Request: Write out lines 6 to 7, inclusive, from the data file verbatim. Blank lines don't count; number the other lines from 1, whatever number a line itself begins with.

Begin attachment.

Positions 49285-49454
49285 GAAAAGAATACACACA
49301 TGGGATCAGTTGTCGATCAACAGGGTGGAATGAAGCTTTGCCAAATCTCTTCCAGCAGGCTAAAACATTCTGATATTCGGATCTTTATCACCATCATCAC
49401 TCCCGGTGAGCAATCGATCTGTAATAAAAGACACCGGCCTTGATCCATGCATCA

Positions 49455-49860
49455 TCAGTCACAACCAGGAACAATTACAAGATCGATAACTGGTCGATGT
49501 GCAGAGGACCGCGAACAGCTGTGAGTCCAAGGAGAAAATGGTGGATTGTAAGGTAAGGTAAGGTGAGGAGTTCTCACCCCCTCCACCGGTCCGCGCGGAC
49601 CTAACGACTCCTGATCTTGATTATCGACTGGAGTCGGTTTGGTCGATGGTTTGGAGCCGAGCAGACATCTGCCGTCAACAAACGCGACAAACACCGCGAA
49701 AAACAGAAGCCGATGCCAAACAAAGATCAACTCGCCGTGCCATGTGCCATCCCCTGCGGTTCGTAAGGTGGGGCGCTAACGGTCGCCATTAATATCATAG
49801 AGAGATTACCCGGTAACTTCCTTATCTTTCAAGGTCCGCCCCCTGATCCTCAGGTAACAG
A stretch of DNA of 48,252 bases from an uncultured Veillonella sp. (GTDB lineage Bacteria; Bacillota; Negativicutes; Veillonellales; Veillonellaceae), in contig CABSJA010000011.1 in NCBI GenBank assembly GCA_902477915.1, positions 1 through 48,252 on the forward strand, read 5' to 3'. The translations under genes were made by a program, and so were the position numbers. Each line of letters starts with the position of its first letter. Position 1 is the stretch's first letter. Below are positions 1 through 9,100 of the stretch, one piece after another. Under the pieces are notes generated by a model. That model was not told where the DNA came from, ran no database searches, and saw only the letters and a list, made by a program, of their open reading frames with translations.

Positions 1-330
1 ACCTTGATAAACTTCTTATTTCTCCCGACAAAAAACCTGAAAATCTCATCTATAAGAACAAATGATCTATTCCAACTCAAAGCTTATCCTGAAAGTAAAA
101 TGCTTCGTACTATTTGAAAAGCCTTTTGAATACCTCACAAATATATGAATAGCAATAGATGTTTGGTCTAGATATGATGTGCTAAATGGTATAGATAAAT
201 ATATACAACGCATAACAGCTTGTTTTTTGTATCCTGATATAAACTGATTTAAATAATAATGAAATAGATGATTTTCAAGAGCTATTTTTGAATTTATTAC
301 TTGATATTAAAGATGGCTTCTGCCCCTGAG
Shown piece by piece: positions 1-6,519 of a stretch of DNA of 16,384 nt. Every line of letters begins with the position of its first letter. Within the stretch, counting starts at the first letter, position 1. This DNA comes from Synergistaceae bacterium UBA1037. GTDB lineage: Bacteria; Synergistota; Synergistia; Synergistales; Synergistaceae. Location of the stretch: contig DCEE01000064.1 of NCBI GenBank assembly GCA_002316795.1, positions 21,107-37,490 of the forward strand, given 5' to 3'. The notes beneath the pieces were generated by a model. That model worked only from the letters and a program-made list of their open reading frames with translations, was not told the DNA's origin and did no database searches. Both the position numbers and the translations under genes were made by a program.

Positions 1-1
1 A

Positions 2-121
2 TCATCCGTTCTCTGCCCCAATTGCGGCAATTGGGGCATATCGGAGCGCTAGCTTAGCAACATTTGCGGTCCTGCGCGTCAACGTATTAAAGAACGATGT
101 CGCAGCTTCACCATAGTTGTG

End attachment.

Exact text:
49455 TCAGTCACAACCAGGAACAATTACAAGATCGATAACTGGTCGATGT
49501 GCAGAGGACCGCGAACAGCTGTGAGTCCAAGGAGAAAATGGTGGATTGTAAGGTAAGGTAAGGTGAGGAGTTCTCACCCCCTCCACCGGTCCGCGCGGAC